Tuesday, November 3, 2009

home from walking in france

Just back from an amazing eleven-day, 240-kilometre walk along the Via Podiensis, the road from Le Puy, most venerable of the French pilgrim ways to Santiago. It's a wonderfully bucolic walk from Le Puy, pop. 20,000, to Figeac pop. 10,000, with the biggest town in between, Saugues, clocking in at 2000 inhabitants. You can go for hours without seeing a highway or a power line; what you will see (and hear and smell) is plenty of cows. The scenery is spectacular and ever-changing, though all those magnificent vistas come at the cost of a lot of ups and downs.

There was only a handful of us walking, ten or a dozen the first week, down to four by the end of the second, and many of the gites (equivalent to Spanish refugios), to say nothing of the cafes and bars, were already closed for the season. But we were always able to find a bed somewhere. The facilities were comfortable and clean, the ways clearly marked, the bread, cheese, meat, coffee, wine - all very French.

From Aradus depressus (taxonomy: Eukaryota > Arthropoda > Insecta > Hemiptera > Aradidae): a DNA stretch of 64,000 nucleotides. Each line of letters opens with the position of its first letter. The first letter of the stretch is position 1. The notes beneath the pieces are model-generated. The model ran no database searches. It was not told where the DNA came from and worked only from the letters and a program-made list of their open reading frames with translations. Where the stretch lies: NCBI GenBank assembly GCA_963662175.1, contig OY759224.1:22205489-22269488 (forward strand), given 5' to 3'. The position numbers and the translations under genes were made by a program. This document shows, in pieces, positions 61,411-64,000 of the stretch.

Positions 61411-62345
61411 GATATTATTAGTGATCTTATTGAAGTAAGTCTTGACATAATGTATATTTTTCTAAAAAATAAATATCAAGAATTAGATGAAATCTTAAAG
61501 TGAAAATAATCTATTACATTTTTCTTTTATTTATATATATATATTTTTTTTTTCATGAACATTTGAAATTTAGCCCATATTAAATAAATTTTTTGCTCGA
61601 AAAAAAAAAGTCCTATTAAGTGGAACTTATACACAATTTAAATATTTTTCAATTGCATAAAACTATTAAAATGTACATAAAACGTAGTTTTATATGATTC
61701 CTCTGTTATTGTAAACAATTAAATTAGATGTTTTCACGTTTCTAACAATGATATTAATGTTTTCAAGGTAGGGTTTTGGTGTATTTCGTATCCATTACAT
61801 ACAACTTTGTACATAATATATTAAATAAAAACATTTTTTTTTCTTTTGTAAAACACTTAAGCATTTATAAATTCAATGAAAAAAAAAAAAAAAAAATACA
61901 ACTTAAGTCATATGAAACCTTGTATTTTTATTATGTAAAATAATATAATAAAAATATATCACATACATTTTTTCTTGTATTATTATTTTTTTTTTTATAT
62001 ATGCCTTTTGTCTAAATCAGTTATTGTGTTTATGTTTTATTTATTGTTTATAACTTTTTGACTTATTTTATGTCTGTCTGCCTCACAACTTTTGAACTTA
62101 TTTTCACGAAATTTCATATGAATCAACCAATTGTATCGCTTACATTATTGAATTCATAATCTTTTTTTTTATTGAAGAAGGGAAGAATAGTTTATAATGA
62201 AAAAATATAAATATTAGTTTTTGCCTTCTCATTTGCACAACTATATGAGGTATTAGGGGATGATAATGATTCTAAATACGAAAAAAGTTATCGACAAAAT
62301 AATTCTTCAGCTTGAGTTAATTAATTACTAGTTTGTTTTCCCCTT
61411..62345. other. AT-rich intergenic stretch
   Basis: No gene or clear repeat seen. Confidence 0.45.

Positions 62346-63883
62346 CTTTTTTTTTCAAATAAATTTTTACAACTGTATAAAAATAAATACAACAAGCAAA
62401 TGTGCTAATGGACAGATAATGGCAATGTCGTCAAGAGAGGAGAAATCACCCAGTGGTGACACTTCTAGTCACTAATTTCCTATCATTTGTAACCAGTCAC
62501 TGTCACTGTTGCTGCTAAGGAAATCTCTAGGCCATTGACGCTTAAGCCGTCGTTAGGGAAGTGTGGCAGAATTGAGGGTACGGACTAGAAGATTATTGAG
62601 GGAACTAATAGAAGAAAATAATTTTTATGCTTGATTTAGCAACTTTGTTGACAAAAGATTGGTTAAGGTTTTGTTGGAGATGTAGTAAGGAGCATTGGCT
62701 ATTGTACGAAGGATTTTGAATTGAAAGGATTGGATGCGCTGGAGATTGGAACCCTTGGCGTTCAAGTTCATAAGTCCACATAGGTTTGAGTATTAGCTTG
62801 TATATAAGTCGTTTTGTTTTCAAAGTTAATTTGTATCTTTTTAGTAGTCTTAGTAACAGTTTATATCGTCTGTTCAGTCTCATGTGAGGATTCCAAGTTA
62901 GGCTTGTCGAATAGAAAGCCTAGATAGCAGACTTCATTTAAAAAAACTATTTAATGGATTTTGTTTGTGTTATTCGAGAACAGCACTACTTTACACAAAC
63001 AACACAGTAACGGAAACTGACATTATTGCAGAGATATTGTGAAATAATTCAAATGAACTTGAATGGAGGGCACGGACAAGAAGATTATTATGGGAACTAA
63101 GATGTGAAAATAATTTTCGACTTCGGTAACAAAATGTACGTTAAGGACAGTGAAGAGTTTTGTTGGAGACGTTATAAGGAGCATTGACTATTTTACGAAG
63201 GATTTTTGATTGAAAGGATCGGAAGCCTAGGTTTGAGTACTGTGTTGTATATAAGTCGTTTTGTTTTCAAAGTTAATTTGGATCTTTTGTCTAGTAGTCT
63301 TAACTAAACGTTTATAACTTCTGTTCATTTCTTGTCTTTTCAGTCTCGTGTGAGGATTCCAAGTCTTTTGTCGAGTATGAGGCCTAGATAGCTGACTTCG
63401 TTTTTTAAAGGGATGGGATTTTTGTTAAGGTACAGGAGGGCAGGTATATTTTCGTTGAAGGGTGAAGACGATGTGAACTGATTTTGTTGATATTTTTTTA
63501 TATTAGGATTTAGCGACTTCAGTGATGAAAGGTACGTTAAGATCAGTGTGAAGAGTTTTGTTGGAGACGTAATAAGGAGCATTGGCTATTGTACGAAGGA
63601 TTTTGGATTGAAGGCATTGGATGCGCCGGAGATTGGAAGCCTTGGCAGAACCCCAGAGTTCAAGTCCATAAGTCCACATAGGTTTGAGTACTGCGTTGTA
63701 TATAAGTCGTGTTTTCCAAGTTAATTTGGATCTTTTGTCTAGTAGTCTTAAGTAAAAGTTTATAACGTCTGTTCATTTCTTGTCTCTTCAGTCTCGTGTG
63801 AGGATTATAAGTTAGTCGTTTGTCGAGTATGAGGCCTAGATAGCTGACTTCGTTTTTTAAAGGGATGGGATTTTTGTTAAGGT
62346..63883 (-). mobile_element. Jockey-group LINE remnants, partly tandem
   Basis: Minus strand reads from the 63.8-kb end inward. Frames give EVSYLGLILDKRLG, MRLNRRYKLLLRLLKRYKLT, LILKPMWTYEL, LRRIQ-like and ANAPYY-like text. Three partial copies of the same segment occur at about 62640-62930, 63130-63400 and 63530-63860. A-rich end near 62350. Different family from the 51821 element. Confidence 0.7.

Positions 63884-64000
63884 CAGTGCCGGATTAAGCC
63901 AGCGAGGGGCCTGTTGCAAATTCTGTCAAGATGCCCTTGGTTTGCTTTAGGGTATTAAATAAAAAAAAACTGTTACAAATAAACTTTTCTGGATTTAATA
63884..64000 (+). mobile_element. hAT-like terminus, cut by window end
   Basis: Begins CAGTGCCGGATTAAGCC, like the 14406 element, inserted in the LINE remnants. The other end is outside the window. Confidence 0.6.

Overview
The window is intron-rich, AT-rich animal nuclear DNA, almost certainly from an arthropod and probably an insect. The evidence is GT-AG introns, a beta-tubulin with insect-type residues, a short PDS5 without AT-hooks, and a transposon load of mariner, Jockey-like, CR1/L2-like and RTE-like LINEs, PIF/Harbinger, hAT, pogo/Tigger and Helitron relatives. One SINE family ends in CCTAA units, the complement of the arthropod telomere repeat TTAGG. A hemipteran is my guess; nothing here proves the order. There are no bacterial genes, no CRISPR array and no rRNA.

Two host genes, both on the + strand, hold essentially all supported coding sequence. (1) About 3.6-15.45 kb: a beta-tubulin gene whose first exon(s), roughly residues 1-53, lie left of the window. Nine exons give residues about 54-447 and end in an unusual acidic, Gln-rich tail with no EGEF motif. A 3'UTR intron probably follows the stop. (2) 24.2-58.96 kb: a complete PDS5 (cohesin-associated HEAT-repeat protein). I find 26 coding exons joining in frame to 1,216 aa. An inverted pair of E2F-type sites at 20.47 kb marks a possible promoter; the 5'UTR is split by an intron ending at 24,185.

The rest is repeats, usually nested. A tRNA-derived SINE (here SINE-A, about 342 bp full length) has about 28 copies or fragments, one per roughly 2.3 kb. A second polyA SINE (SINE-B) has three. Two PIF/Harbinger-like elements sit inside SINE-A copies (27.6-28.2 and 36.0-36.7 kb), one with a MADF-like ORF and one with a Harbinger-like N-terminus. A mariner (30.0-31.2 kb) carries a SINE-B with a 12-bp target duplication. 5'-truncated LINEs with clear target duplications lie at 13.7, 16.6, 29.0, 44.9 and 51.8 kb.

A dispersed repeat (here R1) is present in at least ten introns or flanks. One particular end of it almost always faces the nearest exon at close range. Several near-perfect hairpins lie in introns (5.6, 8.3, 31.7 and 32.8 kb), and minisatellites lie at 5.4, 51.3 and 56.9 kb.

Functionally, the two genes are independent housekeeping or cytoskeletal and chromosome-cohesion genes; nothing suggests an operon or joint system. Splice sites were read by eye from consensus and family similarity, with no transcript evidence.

Many differences between the French way and the Camino Frances. Most of the people I met considered their journey a walking holiday rather than a pilgrimage, and there is no need to carry a credential or identify oneself as a pilgrim in order to stay in the gites (with a few exceptions). It's easy to buy groceries in France early in the morning, not so easy to find an open bar or restaurant at night. The churches are more likely to be open at any time of day here than in Spain, though most are surprisingly unornamented compared to Spanish churches, having been burned down or stripped bare during the Hundred Years' War, or the wars of religion, or the Revolution.... Lively history, France.

Lots to talk about! I'll save some for the next blog.